Looking at our sales mix among end markets, the next slide show that compared to Q3 of fiscal 2012, commercial aerospace sales increased by 22% to $516 million representing 58% of our sales whereas military sales of $243 million decreased 9% year-over-year and represented 27% of total sales. The drop in military sales was attributable to less C-17 deliveries in the quarter as compared to last year, some deferrals in the current quarter at customers request, the continued impact of H-60 being resourced within (indiscernible) and a significant slow down on C-130. Business jet sales decreased 1% to $106 million and represented 12% of sales, regional jets remain unchanged at 1% and non-aviation accounted for 2%.

Finishing our sales analysis, the next slide showed our sales trends for the quarter. Total organic sales for the quarter increased 7% from the prior-year. Breaking that down by segment, all the Aerostructures segment sales for the third quarter were organic. The Aerospace System segment same-store sales for the quarter grew 5% to $139.8 million. The Aftermarket Services segment same-store sales grew 6% to $72.1 million. Export sales for the quarter increased 8% to $126.3 million.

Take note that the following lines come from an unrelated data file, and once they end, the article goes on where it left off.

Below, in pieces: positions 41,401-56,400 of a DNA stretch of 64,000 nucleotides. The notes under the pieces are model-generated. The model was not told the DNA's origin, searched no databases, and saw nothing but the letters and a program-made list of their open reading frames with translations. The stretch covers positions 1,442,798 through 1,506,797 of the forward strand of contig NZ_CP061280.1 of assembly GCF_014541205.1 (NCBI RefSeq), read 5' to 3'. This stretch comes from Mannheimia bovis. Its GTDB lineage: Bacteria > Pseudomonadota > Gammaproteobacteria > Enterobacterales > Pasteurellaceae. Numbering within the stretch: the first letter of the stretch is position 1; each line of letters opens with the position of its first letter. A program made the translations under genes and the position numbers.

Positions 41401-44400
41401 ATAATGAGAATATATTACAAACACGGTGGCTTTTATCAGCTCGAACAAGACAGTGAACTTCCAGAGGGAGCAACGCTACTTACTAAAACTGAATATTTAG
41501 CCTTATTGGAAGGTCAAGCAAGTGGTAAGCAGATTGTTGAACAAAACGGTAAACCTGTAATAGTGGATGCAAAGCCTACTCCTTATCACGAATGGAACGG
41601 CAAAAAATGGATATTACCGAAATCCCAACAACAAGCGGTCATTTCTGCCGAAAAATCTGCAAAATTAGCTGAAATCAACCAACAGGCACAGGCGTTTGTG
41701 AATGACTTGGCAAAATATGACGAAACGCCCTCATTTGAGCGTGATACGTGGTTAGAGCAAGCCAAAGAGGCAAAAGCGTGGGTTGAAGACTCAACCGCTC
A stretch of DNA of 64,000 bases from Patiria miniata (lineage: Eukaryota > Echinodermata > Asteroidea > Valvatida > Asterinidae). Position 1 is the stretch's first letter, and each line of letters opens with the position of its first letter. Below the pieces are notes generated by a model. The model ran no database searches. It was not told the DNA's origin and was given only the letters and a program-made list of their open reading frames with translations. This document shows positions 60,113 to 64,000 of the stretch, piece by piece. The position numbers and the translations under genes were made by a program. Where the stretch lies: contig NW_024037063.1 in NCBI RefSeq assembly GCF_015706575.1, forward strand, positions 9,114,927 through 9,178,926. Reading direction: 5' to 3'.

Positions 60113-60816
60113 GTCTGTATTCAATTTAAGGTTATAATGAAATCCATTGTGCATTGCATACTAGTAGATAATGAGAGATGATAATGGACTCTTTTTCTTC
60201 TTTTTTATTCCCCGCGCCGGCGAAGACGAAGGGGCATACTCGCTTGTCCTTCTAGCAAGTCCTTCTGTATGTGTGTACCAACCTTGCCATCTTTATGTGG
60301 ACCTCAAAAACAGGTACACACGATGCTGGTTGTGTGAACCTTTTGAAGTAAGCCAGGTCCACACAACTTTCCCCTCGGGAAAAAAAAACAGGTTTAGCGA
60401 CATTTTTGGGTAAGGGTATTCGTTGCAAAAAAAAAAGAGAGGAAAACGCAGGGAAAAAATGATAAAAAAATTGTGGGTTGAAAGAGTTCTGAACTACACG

Turning to the balance sheet in the next slide, for the nine months ended December 31st, we had very strong cash generation. Year-to-date, we generated $334.4 million of cash flow from operations before we made $103.8 million of pension contributions to the Aerostructures defined benefit plans.

During the quarter, we contributed over $47 million to the Aerostructures defined benefit plans. After these contributions, cash flow from operations was $230.6 million.

There was inventory growth of 15% since 3/31/12. A significant portion of this growth is attributable to investment in the Bombardier Wing, investment in tanker nonrecurring costs which will be invoiced in fiscal 2014, an increase in unresolved distortions and a reduction in advances and inventory primarily to support new programs. We remain focus on improving our inventory management and believe we can do better.